I lost my beloved mum, Cath, to breast cancer five years ago. My family and I were able to spend 11 more years with mum after they found the first tumour in 2001 but unfortunately it came back in her pancreas and she eventually lost the battle with this devastating disease in 2012.
Mother’s Day is a particularly hard time of year for me. It’s another step of grief that I have to overcome each year and it never gets easier. Walking down the high street fills me with dread as every shop is a huge celebration of motherhood and a stark reminder that I am without my own.
I think of the women out there today who have too, lost their mum, or their grandmother, or another female close to them and I want to let them know they are not alone. It’s ok for us to be upset at this time of year and to feel isolated amongst the traditional Mother’s Day celebrations – it’s so important that as women we know we are not alone in this, that we talk to each other about that grief and to do something good with it.
Losing my mum to breast cancer made me determined to get the word out there and spread awareness of breast cancer. And she is the reason I’m so passionate about the research that Breast Cancer Now funds. I am also passionate about turning her death into something positive and if I could personally make just one other woman aware of the signs and symptoms to look out for, well that would be incredibly gratifying and I would be safe in the knowledge that my mum would be beyond proud.
I want to encourage women to be aware of their breasts - that’s simply knowing what your breasts look and feel like normally for you, looking out for any unusual changes and getting them checked out by your doctor, because the sooner you check, the sooner you might notice something.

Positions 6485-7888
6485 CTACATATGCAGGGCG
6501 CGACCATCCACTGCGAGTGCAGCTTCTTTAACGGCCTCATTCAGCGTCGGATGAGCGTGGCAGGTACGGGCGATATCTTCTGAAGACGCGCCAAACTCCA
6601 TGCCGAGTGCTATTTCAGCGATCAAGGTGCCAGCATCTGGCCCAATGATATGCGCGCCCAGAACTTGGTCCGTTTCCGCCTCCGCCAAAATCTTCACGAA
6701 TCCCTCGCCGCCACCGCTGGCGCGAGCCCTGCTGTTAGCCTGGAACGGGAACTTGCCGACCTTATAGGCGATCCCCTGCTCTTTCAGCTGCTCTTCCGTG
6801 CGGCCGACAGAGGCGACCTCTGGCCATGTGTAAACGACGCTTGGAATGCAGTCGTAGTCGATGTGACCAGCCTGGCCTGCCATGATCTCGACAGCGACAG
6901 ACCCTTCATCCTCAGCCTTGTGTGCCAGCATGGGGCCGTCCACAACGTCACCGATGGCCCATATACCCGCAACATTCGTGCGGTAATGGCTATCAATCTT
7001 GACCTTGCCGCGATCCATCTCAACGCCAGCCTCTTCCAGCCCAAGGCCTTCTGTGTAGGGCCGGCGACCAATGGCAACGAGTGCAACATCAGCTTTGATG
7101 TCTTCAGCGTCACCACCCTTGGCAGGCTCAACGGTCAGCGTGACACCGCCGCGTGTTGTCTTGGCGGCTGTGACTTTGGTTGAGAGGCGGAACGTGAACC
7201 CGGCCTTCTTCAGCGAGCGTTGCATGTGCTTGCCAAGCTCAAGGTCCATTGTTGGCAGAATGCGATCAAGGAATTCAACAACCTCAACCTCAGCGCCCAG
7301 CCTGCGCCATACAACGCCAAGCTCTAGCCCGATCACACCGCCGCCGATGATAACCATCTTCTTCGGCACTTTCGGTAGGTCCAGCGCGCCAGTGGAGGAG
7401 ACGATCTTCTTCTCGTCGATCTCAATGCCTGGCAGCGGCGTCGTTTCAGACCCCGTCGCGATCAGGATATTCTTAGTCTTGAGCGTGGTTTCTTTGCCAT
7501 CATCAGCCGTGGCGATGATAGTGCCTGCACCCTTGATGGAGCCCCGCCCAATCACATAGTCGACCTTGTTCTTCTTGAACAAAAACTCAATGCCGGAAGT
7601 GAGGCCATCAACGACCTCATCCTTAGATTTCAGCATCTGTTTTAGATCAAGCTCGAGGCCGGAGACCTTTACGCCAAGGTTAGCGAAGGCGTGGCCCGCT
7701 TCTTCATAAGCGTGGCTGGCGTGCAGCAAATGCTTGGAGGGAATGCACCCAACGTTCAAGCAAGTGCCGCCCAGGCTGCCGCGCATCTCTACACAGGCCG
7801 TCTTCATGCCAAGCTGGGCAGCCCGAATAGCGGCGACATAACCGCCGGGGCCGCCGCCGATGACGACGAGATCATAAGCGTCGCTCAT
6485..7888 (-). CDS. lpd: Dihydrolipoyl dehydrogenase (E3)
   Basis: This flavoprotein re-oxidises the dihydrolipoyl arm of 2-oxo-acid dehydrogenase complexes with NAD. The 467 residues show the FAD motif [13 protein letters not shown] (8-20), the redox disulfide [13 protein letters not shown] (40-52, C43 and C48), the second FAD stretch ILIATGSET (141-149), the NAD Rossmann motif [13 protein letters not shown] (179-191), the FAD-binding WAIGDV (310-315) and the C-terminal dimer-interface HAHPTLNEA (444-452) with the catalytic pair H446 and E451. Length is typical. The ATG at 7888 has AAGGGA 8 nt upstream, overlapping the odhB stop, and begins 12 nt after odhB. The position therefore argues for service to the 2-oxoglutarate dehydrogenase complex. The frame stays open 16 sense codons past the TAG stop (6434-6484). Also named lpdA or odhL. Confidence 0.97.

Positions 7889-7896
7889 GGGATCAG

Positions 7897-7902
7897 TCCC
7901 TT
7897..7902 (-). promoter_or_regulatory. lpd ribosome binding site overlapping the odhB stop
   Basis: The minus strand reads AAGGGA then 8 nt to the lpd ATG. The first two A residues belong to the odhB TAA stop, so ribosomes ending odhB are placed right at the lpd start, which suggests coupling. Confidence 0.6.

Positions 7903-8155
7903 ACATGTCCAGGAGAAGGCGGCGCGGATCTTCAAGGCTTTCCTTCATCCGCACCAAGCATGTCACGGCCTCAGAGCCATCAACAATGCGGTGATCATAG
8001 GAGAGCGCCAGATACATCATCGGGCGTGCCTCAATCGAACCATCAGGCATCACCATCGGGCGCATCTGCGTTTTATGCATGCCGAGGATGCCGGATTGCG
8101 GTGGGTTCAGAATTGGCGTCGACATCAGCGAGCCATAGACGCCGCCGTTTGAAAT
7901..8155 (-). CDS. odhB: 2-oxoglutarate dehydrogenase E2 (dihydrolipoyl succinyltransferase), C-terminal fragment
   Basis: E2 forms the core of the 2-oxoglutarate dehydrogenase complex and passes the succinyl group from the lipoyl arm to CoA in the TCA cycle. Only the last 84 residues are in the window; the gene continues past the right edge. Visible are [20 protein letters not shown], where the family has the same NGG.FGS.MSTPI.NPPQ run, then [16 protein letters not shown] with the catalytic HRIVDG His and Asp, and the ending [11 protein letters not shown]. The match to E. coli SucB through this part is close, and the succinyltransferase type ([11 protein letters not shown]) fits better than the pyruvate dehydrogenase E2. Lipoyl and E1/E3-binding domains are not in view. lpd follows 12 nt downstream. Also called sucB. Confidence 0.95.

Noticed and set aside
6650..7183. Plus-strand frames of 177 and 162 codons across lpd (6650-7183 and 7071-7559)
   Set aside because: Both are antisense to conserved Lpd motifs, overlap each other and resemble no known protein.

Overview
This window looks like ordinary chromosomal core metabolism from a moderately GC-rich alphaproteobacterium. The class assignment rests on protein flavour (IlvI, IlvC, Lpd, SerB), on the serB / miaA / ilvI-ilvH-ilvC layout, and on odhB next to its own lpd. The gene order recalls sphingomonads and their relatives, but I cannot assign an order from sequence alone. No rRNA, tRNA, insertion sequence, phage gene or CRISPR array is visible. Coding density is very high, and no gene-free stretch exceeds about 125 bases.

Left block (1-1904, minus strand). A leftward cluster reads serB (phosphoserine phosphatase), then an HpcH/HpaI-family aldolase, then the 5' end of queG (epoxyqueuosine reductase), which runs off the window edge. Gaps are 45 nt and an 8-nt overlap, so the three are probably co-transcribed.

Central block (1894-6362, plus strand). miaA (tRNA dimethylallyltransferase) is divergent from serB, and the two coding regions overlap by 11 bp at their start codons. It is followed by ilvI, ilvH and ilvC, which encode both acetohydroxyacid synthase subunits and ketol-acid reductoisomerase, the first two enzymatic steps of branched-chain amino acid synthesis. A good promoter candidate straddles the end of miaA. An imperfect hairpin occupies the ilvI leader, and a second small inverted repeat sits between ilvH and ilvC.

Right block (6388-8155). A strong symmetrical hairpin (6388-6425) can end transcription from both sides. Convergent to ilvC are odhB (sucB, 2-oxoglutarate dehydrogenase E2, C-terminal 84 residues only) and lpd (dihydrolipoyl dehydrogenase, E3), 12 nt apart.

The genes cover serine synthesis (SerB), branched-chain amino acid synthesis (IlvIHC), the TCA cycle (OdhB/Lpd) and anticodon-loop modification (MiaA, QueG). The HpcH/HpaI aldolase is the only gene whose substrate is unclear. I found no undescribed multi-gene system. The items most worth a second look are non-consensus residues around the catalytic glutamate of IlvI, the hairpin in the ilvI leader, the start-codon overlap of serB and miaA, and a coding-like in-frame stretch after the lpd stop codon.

I can’t stress enough how important it is to talk about breast awareness without it being a taboo. It should be something we speak about with our girlfriends and female relatives on a regular basis. Don’t worry about being dramatic if you find something unusual or that you’re worried about, go and see your doctor because that’s what could save your life.
As we lead up to Easter and the colour yellow starts appearing everywhere, I am constantly reminded of my mum. She was the epitome of yellow – vibrant and sunny with a positivity so infectious. As many people often said: “Cath Riley, once met, never forgotten” and they were right, she was unforgettable and she was taken from us too soon. I’d do anything to hear her voice today, on Mother’s Day. So please do something in her memory today and check your breasts. It’s so important.
And for all the women reading this who have also lost their mother I want to say this: use that pain to raise awareness and stand together with other women to make sure by 2050 nobody has to die from this horrible disease ever again. I know how proud that would make my mum and that gives me a world of comfort today.”
Lisa is supporting Breast Cancer Now this Mother’s Day. For more information about breast cancer and to learn more about what signs and symptoms to look out for, please visit breastcancernow.org